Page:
496 F2d 18 Kronenberger v. National Labor Relations Board

496 F.2d 18

86 L.R.R.M. (BNA) 3019, 74 Lab.Cas. P 10,002

Bruce E. KRONENBERGER, etc., et al., Petitioners,

No. 74-1204.

United, states Court of Appeals, Seventh Circuit.

May 1, 1974.

Richard L. Marcus, Seyfarth, Shaw, Fairweather & Geraldson, Chicago, Ill., for petitioners.

Elliott Moore, Deputy Associate Gen. Counsel, NLRB, Washington, D.C., for respondent.

Before PELL, STEVENS and SPRECHER, Circuit Judges.


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On November 13, 1973, Cap Makers Union Local No. 5, United Hatters, Cap and Millinery Workers International Union, AFL-CIO, filed its petition in the District of Columbia Court of Appeals seeking to review the NLRB's order in Bruce E. Kronenberger and Herbert Schoenbrod d/b/a American Needle & Novelty Co., 206 N.L.R.B. No. 61 (Oct. 24, 1973). Some two weeks later American Needle filed a 'Motion for Reopening of the Record and for Reconsideration En Banc.' It also moved to intervene in the court of appeals and to dismiss on the ground that, because of its pending motion for reconsideration, the Board's order was not final. The court of appeals has not, as of yet, ruled on either of these motions. On February 28, 1974, however, the Board denied the motion for reconsideration and thereafter the company filed a petition for review in this court.

28 U.S.C. 2112(a) provides in part:


If proceedings have been instituted in two or more courts of appeals with respect to the same order the agency, board, commission, or officer concerned shall file the record in that one of such courts in which a proceeding with respect to such order was first instituted. The other courts in which such proceedings are pending shall thereupon transfer them to the court of appeals in which the record has been filed.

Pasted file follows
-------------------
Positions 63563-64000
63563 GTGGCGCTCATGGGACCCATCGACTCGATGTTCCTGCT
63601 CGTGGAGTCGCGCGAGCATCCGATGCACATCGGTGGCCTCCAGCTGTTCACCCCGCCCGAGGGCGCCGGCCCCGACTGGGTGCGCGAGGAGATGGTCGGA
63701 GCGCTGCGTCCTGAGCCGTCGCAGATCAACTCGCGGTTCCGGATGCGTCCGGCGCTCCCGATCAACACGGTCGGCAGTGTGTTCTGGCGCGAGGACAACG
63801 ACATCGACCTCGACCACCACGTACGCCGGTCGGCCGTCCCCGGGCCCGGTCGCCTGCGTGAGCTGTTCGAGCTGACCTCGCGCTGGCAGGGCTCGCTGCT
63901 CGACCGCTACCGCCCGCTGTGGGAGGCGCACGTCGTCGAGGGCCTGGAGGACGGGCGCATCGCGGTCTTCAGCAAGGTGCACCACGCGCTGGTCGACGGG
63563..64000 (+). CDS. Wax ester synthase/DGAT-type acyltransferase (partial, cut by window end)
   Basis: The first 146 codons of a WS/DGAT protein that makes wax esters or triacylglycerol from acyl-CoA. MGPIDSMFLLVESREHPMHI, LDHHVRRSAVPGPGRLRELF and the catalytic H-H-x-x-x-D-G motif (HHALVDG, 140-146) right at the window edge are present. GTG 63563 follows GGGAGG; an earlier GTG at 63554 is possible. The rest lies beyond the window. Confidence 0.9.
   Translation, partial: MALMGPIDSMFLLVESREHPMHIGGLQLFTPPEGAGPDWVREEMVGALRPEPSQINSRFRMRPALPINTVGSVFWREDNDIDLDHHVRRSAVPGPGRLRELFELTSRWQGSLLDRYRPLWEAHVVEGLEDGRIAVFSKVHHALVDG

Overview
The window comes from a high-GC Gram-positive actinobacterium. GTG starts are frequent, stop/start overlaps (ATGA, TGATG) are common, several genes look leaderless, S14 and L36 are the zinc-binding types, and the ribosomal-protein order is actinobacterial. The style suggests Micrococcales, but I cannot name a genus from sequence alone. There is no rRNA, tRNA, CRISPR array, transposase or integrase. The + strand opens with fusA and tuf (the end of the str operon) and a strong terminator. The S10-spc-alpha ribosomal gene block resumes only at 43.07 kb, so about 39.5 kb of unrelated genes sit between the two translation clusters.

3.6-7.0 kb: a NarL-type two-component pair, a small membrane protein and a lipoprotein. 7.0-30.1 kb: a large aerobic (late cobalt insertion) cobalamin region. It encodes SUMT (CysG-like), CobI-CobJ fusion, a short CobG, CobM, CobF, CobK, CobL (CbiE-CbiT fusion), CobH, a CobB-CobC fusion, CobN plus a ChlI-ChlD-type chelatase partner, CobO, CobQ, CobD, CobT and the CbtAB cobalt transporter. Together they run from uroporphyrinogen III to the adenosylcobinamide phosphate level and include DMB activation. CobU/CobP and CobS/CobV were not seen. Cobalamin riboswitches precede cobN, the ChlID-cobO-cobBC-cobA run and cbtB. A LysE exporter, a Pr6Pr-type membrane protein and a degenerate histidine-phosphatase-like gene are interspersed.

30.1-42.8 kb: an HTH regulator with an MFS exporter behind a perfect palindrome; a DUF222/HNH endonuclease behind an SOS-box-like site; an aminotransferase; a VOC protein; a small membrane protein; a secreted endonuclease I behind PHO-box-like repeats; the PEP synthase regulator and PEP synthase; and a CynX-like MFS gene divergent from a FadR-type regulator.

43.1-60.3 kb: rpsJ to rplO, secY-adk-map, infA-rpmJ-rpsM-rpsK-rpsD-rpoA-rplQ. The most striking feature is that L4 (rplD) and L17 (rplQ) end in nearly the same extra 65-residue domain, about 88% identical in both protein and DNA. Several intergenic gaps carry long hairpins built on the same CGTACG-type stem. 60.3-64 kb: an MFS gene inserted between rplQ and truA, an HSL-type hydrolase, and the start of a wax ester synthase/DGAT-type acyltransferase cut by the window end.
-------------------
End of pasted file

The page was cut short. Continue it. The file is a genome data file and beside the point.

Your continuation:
Pursuant to 2112(a) the Board has moved this court to transfer the present proceeding to the District of Colmbia.1 The comapny, however, has opposed the motion. It argues that the union's petition was filed prematurely and thus ineffectively. Cf. United States v. Crescent Amusement Co., 323 U.S. 173, 177-178, 65 S.Ct. 254, 89 L.Ed. 160.2 Consequently, contends the company, it was the 'first to institute proceedings,' and this court has exclusive jurisdiction to review the Board's order.


In our opinion the decisions in Crescent and its progeny are not applicable to the present proceeding.3 The Senate Judiciary Committee, when it recommended passage of what is now 29 U.S.C. 160(d)-(f),4 explained that these provisions would vest jurisdiction in a court of appeals immediately upon the filing of a petition for review; jurisdiction, however, would be concurrent with that of the Board until the transcript of record was filed. According to the Committee, these provisions were


added in order to make clear that up to the filing of the record or transcript, an agency may retain jurisdiction in order to permit that agency to entertain motions for additional processes before the administrative agency, such as the modification or setting aside of an order.5


In short, Congress apparently intended that a proper party may be the 'first to institute proceedings in a court of appeals,' within the meaning of 2112(a), despite the fact that the Board may retain jurisdiction to modify or set aside the original order. Cf. Saturn Airways, Inc. v. CAB, 155 U.S.App.D.C. 151, 476 F.2d 907, 909 (1973).


Since the petition for review was initially filed in the District of Columbia, proceedings were first instituted in that circuit. Thus, we will grant the Board's motion to transfer.

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Motion granted.


Immediately after filing its motion the Board, over the company's protest, transmitted the record to the District of Columbia


In Crescent the Government was allowed to appeal, pursuant to the Expediting Act, while motions to amend the final judgment of the district court were still pending. Citing Leishman v. Associated Electric Co., 318 U.S. 203, 63 S.Ct. 543, 87 L.Ed. 714, and Zimmern v. United States, 298 U.S. 167, 56 S.Ct. 706, 80 L.Ed. 1118, the Supreme Court held that this appeal was 'premature' and 'therefore a nullity.' The Government, however, had also taken an appeal after the motions to amend were ruled upon. The Court determined that this second appeal was proper


Even if these decisions had some applicability, it is doubtful that they would require the result sought by the company in this case. See generally Song Jook Suh v. Rosenberg, 437 F.2d 1098, 1099-1101 (9th Cir. 1971)


Act of August 28, 1958, Pub.L.No.85-791, 13, 72 Stat. 945-946. The relevant portions of 2112(a) were also part of this same Act. Id. 2, 72 Stat. 941. Furthermore, 160(e) and (f) require that the record be filed as provided in 2112


S.Rep.No.2129, 85th Cong., 2d Sess. (1958), reprinted in 1958 U.S.Code Cong. & Admin.News, pp. 3996, 3998